Today, The Capital Times highlighted how Senator Kamala Harris’ historic nomination for Vice President — as the first Black and AAPI woman to be chosen as a running mate for a major-party ticket — has inspired women of color across Wisconsin.

The Capital Times‘My voice will not be forgotten’: Black women celebrate Kamala Harris’ historic moment

For state Rep. Shelia Stubbs, Kamala Harris’ historic acceptance of her party’s vice presidential candidate slot Wednesday night brought with it the chance for the Madison Democrat to see herself “at a place that I’ve never been able to see me before.”

Stubbs isn’t unfamiliar with “firsts” — she’s the first African-American lawmaker from Dane County, a role she assumed after winning election in 2018.

But witnessing Harris — the first Black and South Asian American woman to run on a major party’s presidential ticket — deliver her speech Wednesday at the virtual Democratic National Convention, Stubbs, a 14-year Dane County Board veteran, knew she would get emotional.

“I know with Sen. Harris at the helm at the White House, I will not be forgotten,” Stubbs said in an interview Wednesday afternoon. “My voice will not be forgotten.”

Harris’ inclusion on the Democratic national ticket, topped by former Vice President Joe Biden, was celebrated by other Wisconsin Democrats this week as a way for people of color inside and outside of politics to see themselves reflected in the process.

But on top of that, the California senator also has personal ties to Madison, which she highlighted in a 2018 trip to Wisconsin to campaign for U.S. Sen. Tammy Baldwin — when Stubbs met Harris personally during an interaction she said she “will never forget.”

Born in Oakland, California, in 1964, Harris’ family moved to Illinois and then Madison in 1968 when her father, Donald Harris, accepted an appointment at UW-Madison while her mother, Shyamala Gopalan Harris, worked as a breast cancer researcher there, before the couple separated and later divorced.

Harris, who returned to Berkeley with her mother and sister, went on to have a career in criminal justice, working as a San Francisco district attorney and California attorney general before joining the U.S. Senate in 2017.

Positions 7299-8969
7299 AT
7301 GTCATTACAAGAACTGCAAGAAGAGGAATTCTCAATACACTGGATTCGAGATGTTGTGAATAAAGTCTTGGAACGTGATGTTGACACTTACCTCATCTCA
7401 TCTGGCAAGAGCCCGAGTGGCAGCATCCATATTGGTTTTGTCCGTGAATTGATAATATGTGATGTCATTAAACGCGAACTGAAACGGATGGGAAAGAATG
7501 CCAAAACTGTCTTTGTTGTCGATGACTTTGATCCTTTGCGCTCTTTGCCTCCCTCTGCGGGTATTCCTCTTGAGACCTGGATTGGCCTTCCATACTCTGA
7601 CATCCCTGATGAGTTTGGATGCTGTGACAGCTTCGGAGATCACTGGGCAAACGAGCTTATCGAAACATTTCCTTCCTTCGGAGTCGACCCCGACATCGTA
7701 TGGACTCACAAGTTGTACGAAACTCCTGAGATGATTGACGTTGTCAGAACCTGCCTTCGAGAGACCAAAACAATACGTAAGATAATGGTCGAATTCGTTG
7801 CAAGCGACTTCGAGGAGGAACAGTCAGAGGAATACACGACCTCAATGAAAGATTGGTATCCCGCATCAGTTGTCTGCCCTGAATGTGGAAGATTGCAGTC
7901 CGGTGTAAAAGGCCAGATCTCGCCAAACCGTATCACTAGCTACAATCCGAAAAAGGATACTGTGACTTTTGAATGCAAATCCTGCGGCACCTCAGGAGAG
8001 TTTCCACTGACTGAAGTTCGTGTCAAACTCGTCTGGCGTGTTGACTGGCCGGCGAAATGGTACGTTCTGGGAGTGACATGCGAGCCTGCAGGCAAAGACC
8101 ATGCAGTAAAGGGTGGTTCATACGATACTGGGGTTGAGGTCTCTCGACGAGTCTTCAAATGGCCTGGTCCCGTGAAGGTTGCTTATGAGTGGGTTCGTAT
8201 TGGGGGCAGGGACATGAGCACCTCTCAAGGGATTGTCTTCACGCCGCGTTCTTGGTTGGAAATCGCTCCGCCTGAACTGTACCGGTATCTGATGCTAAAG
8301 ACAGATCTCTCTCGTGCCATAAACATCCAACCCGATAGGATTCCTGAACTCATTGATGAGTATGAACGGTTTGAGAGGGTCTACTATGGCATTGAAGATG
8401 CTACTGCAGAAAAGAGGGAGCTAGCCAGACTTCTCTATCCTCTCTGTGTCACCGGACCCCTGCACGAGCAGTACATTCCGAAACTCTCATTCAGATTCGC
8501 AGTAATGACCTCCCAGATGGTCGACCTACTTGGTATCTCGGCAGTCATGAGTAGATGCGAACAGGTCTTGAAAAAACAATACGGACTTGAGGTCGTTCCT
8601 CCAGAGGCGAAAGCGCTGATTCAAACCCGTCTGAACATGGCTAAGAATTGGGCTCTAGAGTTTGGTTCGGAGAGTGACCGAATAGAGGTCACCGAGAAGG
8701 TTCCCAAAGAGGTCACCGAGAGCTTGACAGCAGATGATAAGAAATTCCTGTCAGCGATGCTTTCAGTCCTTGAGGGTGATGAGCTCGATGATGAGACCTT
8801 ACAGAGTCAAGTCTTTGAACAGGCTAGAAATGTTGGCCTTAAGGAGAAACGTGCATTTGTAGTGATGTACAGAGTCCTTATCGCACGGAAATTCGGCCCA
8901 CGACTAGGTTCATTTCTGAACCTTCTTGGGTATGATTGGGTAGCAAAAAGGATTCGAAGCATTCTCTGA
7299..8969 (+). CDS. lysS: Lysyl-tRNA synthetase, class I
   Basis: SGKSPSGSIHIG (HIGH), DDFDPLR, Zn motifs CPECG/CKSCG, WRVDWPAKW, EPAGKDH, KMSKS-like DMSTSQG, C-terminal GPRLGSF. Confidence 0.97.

That experience, some officials warned this week, shouldn’t be overlooked or divorced from her identity as a woman of color.

“People of that stature don’t get here by accident,” said Dawn Crim, secretary of the Wisconsin Department of Safety and Professional Services. Crim is the only African American woman serving in Gov. Tony Evers’ Cabinet.

“Nobody’s letting anyone in. She is walking proudly to that door because of her record, because of her tenacity, because of her work as a prosecutor,” she said. “The pride of the moment is yes it’s her, but the pride also is an affirmation of the experience and her perspective and what she has done to get her there.”


‘Maybe there is space for me’

Democratic officials see Harris’ inclusion on the ticket as a way for individuals of color currently not involved in politics to find themselves reflected in the process.

Crim, one of the founding members of the Madison Network of Black Professionals, stressed the “role modeling that Kamala Harris’ selection does.” As a Howard University graduate, Crim said Harris could inspire other students from historically Black colleges and universities.

“What’s nice about this moment is there’s so many women and just people of color overall that are saying, ‘Yes, I can be next,'” Crim said.

Lt. Gov. Mandela Barnes, a former state lawmaker from Milwaukee and Wisconsin’s first African American lieutenant governor, noted that following President Barack Obama’s win in 2008, making him the nation’s first African-American president, it was expected that those who grew up seeing Obama as their president would “automatically think, ‘There’s opportunity for me also.'”

“But now people can look at the office of president, people can see with Kamala as the nominee for the office of vice president as a woman of color and now think, ‘Well, maybe there is space for me here. Maybe this is something that I’ll try out,’” he said.

Elected in a year that saw perhaps the most diverse set of candidates ever to run for office in the nation, Barnes, who represented Wisconsin in the DNC’s virtual state roll call Tuesday night, said the congressional wins that cycle were crucial for ushering in a new class of politicians that reflect the American experience.

“People will say (that) we elected some very unlikely candidates,” he said. “But those unlikely candidates are the most likely Americans, whether it’s a single mom, whether it’s working people, blue collar folks, service industry workers, the list goes on and on. (It’s) not just wealthy people who want another pet project so they decided to run for office.”


Print Friendly, PDF & Email